Each month, the AIAS highlights the outstanding dedication and accomplishments of one of its members. The Chapter Leader of the Month can be a Chapter President or any member who has shown tremendous leadership.



Ethan Sandburg is what happens when you give an adult the curiosity and energy of a child—and he’s not ashamed of it! He was in the small, rural town of Tonganoxie (try saying that five times fast) in eastern Kansas, where he developed his passions for all things science and architecture. Inspired by his fifth grade teacher to pursue an architecture degree, he began to devote his life to all things outside the field from Science Olympiad to FCCLA to Debate; he knew a well-rounded architect was what he wanted to be. It is through this passion for extracurricular activities that he would soon find himself falling head over heals for an organization known as AIAS.

Midwest Quad Director Cooper Moore said that Ethan adapted quickly to the virtual year and the onset of the global pandemic. “He has shown incredible resilience in his duties as Chapter President, and his innovative ideas continue to inspire. It’s an enormous task to keep a chapter strong and relevant during difficult times like these, but Ethan has gone above and beyond to provide for his membership and the organization. He leads by example and truly embodies the values of leadership, design, and service” says Cooper. 

Ethan’s AIAS journey started like many others’: with pizza at a beginning-of-the-year general body meeting. However, thanks to plenty of shoulder tapping from then-mentors and now-friends, he has pushed beyond even what he thought was possible. Not only does he now have a year of being Chapter Secretary and serving on the National Governance Committee (#govcomfam <3) under his belt, but he has taken on the role of Chapter President and involvement in the National Finance Committee (#fincomfam ?!?). Ethan’s largest initiative as Chapter President has been to look past the disaster that many individuals may see and begin to lay foundations for a potentially better future. While this year may not be the best for anyone, he hopes the work he has done will pave the way in programming, engagement, and leadership for the school for years to come.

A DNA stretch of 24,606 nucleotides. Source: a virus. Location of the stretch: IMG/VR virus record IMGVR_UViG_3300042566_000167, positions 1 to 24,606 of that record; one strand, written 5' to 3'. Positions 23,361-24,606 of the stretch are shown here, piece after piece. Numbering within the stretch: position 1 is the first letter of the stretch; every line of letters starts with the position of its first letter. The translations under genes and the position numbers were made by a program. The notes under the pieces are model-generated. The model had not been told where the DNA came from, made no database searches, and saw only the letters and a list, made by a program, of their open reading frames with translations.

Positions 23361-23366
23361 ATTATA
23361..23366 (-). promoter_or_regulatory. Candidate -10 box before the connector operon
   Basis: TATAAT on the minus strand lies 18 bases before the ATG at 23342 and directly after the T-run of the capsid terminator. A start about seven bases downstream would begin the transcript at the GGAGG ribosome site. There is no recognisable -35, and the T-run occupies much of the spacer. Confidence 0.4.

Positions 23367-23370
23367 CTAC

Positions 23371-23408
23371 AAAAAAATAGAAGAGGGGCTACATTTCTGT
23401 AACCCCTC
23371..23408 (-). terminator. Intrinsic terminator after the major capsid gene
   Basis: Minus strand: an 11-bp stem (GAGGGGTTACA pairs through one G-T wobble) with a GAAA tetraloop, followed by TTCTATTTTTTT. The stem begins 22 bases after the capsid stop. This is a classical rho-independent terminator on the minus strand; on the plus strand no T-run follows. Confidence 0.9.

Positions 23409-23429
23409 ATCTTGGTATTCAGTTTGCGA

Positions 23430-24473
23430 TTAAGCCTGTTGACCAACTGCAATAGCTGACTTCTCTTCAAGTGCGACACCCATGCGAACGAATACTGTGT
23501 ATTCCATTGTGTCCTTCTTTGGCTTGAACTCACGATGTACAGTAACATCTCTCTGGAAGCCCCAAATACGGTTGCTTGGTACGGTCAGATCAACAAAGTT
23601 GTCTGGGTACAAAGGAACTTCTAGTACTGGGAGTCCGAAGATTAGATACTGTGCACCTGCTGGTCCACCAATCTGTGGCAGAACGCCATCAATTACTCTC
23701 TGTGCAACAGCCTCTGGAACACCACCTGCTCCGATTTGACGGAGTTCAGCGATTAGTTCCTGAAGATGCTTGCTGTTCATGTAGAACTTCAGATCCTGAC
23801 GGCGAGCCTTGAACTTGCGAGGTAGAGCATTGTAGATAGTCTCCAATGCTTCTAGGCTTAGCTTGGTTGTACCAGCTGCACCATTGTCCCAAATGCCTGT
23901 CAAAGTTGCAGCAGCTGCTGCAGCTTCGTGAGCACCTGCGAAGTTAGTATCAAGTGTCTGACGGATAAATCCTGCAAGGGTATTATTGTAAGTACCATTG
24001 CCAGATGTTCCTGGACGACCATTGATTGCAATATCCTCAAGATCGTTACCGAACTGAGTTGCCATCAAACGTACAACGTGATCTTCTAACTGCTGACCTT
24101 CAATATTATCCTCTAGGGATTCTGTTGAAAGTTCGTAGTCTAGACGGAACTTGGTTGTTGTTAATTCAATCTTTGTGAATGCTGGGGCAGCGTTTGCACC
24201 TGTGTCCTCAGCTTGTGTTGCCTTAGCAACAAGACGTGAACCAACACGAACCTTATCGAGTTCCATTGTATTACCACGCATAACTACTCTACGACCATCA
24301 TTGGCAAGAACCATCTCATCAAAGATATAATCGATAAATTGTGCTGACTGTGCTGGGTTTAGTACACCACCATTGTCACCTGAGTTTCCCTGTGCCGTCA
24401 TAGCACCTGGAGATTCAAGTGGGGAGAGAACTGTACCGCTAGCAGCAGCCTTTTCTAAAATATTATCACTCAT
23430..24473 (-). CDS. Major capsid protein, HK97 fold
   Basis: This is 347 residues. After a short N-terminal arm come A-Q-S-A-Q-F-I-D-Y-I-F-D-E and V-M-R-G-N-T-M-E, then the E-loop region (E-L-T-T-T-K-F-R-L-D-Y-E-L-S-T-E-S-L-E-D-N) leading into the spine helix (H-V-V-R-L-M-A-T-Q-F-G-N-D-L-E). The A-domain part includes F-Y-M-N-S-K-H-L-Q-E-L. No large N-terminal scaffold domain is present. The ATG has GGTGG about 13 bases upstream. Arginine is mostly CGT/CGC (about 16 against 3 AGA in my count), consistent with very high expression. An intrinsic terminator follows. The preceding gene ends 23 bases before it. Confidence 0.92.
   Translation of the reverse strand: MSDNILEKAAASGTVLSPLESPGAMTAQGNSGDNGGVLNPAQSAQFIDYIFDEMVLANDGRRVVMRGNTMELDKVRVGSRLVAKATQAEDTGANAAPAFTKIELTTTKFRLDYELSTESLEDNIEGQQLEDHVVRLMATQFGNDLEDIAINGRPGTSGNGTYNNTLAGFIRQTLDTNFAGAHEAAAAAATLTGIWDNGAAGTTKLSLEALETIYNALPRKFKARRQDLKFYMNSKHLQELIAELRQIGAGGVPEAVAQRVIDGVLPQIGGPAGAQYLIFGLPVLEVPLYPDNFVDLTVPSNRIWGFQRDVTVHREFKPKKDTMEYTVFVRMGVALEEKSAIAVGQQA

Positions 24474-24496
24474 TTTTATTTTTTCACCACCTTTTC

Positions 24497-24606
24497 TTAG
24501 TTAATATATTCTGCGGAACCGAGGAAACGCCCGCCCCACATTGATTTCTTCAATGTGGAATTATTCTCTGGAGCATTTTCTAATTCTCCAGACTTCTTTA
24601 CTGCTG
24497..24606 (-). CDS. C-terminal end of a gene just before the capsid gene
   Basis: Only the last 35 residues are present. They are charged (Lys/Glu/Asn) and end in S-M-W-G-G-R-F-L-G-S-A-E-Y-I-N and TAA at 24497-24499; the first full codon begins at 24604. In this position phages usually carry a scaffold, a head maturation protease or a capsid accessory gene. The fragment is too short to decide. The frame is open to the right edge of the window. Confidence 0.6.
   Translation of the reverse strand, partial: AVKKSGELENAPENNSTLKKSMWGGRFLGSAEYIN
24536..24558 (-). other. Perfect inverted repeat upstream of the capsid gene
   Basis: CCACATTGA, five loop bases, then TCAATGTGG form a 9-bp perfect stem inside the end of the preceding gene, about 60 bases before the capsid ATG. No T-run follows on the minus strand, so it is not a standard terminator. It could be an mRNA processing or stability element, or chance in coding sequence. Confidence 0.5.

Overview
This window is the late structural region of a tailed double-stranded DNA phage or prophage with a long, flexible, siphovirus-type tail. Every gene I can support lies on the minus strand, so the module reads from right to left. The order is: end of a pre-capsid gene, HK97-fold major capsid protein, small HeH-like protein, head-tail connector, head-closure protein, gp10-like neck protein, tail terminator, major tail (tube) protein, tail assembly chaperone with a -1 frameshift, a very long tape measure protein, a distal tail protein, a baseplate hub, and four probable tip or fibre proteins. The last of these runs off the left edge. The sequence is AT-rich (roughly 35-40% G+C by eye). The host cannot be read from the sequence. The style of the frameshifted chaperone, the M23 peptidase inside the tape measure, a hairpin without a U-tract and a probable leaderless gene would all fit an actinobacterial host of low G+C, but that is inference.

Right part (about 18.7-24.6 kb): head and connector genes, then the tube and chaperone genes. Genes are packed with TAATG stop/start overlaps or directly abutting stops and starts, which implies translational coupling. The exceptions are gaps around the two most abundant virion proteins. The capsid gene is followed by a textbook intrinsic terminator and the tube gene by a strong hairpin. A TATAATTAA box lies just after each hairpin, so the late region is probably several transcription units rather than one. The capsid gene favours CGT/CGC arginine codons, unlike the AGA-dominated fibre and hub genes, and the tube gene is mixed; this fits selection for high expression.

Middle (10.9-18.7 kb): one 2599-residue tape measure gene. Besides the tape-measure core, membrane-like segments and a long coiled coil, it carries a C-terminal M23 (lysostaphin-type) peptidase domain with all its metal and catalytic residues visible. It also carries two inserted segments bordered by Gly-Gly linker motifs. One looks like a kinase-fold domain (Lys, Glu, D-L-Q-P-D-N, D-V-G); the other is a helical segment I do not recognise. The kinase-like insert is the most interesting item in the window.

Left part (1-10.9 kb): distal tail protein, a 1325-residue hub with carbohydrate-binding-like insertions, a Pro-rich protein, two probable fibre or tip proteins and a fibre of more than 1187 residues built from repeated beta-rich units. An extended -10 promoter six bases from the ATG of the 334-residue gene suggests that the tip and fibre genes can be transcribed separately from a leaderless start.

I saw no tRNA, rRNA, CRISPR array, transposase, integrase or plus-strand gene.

“Old stone” best describes Ethan as a leader not only because deep down inside he has the soul of an 80-year-old, but also because he is willing to stand the tests of time and weather any storm.